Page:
Brooklyn judges want to ensure that children who are arrested get lawyers

March 2, 2023 Robert Abruzzese
The Kings County Supreme and Family Court, located at 320 Jay St.Photo: Rob Abruzzese/Eagle
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“Children need the security of an attorney present who can protect their rights and ensure that their statements are reliable and are not being made only for the purpose of relieving them from a frightening situation,” wrote Kings County Family Court Judge Judith Waksberg.

In addition to Judge Waksberg, other judges from Brooklyn included retired judges Hon. Daniel Turbow, Hon. Ann Elizabeth O’Shea, Hon. Bryanne Hamill, Hon. Emily Olshansky, and Hon. Paul Grosvenor, as well as current sitting judges Hon. Sandra Roper, of the Kings County Civil Court, and Hon. Mark Dillon, who sits in the Appellate Division, Second Department. Judicial Hearing Officer Susan Danoff also was included in writing a letter of support.

The Legal Aid Society has praised these supporters for their advocacy of the bill, which would require that children under 18 consult with an attorney before undergoing police interrogation to ensure their waiver of Miranda rights is fully informed. Additionally, it would mandate that police notify parents before transporting a child to the precinct if they have been taken into custody.

“Generally, children under the age of 18 are not able to fully and adequately process information, to assess the risks and consequences of their actions or of what they say, and frequently attempt to hide their fears and insecurities under a blanket of bravado,” Judge O’Shea wrote. “When taken into custody and confronted with charges of wrongful conduct by police or other people in authority, children will often default into saying things that they believe the authority figures want to hear.”

The proposed law seeks to address the well-established trend of youth providing false confessions at higher rates than adults. A common example given is the Central Park Five, now known as the Exonerated Five, who were falsely convicted based on coerced confessions made as juveniles, and Jeffrey Deskovic, who was also coerced into providing a false confession at age 16 without the benefit of counsel, leading to his wrongful conviction.

Justice Dillon explained that his eyes were opened to how minors could be susceptible to giving false confessions when he came across the case of Martin Tankleff.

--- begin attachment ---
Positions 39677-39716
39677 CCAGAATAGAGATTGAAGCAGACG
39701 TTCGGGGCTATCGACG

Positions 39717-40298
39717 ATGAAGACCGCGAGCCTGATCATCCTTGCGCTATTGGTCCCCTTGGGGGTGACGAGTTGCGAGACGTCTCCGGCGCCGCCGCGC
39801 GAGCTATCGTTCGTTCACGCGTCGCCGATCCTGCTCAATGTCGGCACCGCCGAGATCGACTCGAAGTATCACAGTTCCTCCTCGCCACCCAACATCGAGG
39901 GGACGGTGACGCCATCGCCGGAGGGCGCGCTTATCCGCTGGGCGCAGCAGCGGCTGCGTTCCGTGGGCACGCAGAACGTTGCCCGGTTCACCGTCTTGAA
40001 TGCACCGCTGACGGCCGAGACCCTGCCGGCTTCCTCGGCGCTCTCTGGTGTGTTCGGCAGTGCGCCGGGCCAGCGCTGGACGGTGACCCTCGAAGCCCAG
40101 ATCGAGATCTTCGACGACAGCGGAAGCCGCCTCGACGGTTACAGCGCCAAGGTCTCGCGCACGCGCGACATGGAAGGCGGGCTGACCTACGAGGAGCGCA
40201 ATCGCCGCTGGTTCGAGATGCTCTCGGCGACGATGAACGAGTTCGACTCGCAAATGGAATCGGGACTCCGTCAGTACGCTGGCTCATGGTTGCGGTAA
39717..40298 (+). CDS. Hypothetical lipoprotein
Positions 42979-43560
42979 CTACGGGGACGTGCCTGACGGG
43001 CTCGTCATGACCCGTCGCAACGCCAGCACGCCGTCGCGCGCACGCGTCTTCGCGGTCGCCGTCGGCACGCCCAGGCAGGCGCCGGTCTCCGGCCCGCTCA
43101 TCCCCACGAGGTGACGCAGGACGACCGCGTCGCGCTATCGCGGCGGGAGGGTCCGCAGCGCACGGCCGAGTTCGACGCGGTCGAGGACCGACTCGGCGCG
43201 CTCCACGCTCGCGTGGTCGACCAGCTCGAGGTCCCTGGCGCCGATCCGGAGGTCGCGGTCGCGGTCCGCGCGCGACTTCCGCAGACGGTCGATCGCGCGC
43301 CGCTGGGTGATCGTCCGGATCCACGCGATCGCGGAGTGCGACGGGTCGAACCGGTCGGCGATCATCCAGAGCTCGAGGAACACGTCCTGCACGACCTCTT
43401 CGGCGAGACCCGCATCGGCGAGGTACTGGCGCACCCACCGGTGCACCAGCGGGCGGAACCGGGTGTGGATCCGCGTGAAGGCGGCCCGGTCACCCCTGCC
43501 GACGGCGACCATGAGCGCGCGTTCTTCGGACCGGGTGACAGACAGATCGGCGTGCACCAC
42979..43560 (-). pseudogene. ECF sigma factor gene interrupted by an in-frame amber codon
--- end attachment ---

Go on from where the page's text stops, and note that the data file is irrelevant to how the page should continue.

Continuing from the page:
Tankleff, a teenager from New York, was wrongfully convicted of the 1988 murder of his parents. The prosecution based its case on a coerced confession obtained through illegal interrogation methods, with no physical evidence linking Tankleff to the crime. The teenager was sentenced to 50 years to life in prison, where he served 17 years before he was exonerated.

In 2003, new evidence came to light that pointed to the possibility of the involvement of business partners of Tankleff’s father in the murder. In 2007, Tankleff’s conviction was overturned, and in 2008 he entered an Alford plea to one count of second-degree murder, which allowed him to maintain his innocence while acknowledging that the prosecution had enough evidence to convict him.

There were other contributing factors in Tankleff’s wrongful conviction, however, the misuse of a false confession was one of the biggest. He spent almost half of his life in prison for a crime he did not commit.

“The evidence relied upon by the Appellate Division, which we found admissible on appeal, implicitly called into serious question the defendant’s purported confession, and whether it was false,” Justice Dillon wrote. “Upon remittal, the prosecutor chose to not retry the case. Mr. Tankleff was released from prison, but not until he had served almost two decades behind bars. …Therefore, constructive efforts that may help guard against false confessions, and the related issue of wrongful convictions, are worthy of action.”

One of the biggest concerns was equity within the system. The proposed law would rectify these injustices by evening the playing field and ensuring that all young people under 18 have the right to legal representation before interrogation, judges wrote. Due to their limited capacity to fully comprehend Miranda warnings and the long-term consequences of their decisions, young people are especially vulnerable to being coerced into making incriminating statements. Wealthy families who can afford legal counsel often provide that protection to their children, leaving poorer youth without such safeguards, they explained.

“An unfortunate reality of our current society is that a major portion of juvenile arrests come from underserved communities of our City, mired in poverty and poor education,” said retired Judge Sidney Gribetz. “In this regard the children and parents affected by police encounters are even more unsophisticated and at a disadvantage to navigate the system, thus placing them more at risk. Furthermore, all of these factors have a harsher and more lasting impact on our communities of color, as there is a well-documented disproportionate minority representation in just the sheer numbers of ‘police involved youth’ who have come into our ‘system’.”

Update: This article has been updated to reflect the fact that Tankleff did not take an Alford plea. He maintained his innocence and the indictments against him were eventually dismissed. The Eagle regrets the error.

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